Interestingly, while Connelly wanted the play opened up through location shooting in the deep South, Warner Bros. insisted upon filming it almost entirely inside their soundstages and on the WB lot, just as they did with most of their movies. It makes the picture feel a bit more cramped and stage bound than if it had been shot on location, but it also makes the stories seem more intimate and, ultimately, more personally involving. Marc Connelly is the first credited director, but he no doubt got expert advice from his co-director, William Keighley, who would go on to do "The Man Who Came to Dinner," "The Fighting 69th," and co-direct "The Adventures of Robin Hood."
It would be another quarter of a century before people like Sidney Poitier would open up starring roles for African-American actors in Hollywood films. These days one hopes that audiences no longer think of a Will Smith, a Don Cheadle, or a Halle Berry as black or white or any color at all, but simply as actors in a movie. "The Green Pastures," for all its obvious limitations and apparent contradictions, helped to pave the way for a more open-minded view of black film actors as actors, plain and simple.
The most obvious drawback to the film's otherwise good image quality is the amount of grain inherent to the original print. Although Warner Bros. probably did their best to clear up any minor age marks, there isn't much that modern technology can do to eliminate intrinsic grain. Nor would we want it cleaned up in any case; the grain is a part of the film's legacy and a part of its appeal. There's nothing wrong with a film actually showing its age, so long as that age is not due to deterioration. In "The Green Pastures" you'll find very few examples of actual damage to the film stock, with hardly a line, a scratch, or a blemish in sight except in the last few minutes of the movie. Black-and-white contrasts are more than adequate and object delineation is fine.
The Dolby Digital 1.0 monaural processing undoubtedly improves upon the film's original soundtrack, but there is only so much that can be done with seventy-year-old audio. You'll find a fair degree of background noise, most noticeable during quieter passages or during times when the volume is turned too high. Moreover, the frequency and dynamic ranges are limited. Other than that, the midrange sparkles with clarity, and the voices and choir come through with excellent definition.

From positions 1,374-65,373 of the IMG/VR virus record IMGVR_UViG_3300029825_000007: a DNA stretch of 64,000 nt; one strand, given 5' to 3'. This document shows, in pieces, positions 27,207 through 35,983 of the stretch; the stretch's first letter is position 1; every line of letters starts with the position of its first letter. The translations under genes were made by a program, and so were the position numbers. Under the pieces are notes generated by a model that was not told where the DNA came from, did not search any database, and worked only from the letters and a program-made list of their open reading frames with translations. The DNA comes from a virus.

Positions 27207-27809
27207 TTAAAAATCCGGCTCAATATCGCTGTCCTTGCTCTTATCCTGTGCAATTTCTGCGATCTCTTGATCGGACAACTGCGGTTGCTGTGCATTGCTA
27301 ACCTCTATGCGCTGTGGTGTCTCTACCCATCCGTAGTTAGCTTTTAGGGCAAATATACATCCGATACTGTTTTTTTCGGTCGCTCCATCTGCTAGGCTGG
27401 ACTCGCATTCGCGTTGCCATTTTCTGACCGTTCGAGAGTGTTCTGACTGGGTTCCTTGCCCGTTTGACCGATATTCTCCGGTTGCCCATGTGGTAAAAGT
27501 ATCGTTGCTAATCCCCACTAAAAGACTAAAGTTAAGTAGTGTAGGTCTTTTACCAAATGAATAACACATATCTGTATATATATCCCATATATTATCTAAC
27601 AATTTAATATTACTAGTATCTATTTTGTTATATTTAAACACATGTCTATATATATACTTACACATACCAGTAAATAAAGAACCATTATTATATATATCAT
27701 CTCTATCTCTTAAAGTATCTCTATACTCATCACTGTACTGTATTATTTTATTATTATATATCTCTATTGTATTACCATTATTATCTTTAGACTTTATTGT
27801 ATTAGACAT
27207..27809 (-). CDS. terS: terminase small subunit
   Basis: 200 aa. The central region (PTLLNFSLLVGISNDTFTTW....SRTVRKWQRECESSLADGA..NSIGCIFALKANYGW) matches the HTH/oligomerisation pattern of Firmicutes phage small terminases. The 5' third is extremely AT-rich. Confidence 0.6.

There's a decent package of extras accompanying the movie. The first item is an audio commentary with actor LeVar Burton and black cultural scholars Herb Boyd and Ed Guerrero. Naturally, they spend most of their time discussing the film's depiction of black culture and the film's effect on later black moviemaking. They rightly refer to the film as belonging to the "Plantation Idyll," pastoral scenes of rural, Southern simplicity, which would also include things like "Gone With the Wind" and "Jezebel." The second and third bonus items are vintage musical short subjects: "Rufus Jones for President," a twenty-one minute, 1933 short with Ethel Waters and Sammy Davis; and "An All-Colored Vaudeville Show," a ten-minute, 1935 short with Adelaide Hall and the Nicholas Brothers. Then, there's a theatrical trailer that Warner Bros. appears to have pitched expressly to white audiences of the period, with a lengthy introduction by WB star Dick Powell. The extras wrap up with twenty-six scene selections, but no chapter insert; English as the only spoken language; and English, French, and Spanish subtitles.
It may seem like "The Green Pastures" is pretty tame stuff today, but in its time many movie theaters in the South refused to show it because of its black cast, and people of all colors criticized its portrayal of African Americans as simple (but never simpleminded) folk. Yet modern audiences recognize a sweet fable in these stories of the black Southern culture of a bygone era. There can be no questioning the uplifting moral fiber of the tales, the infectious spirit of its music, or the genuine affection brought to their parts by the actors involved.
Along with "The Green Pastures" Warner Bros. studios have simultaneously released two other early movies with all-black casts. "Hallelujah," a King Vidor film from 1929, was the very first all-black feature from a major studio; and "Cabin in the Sky," a Vincente Minnelli film from 1943, was Hollywood's first all-black feature and all-black musical after "The Green Pastures." Critical reaction to the three films has been mixed over the years, but audience response has always been positive. It's good to have these films on DVD.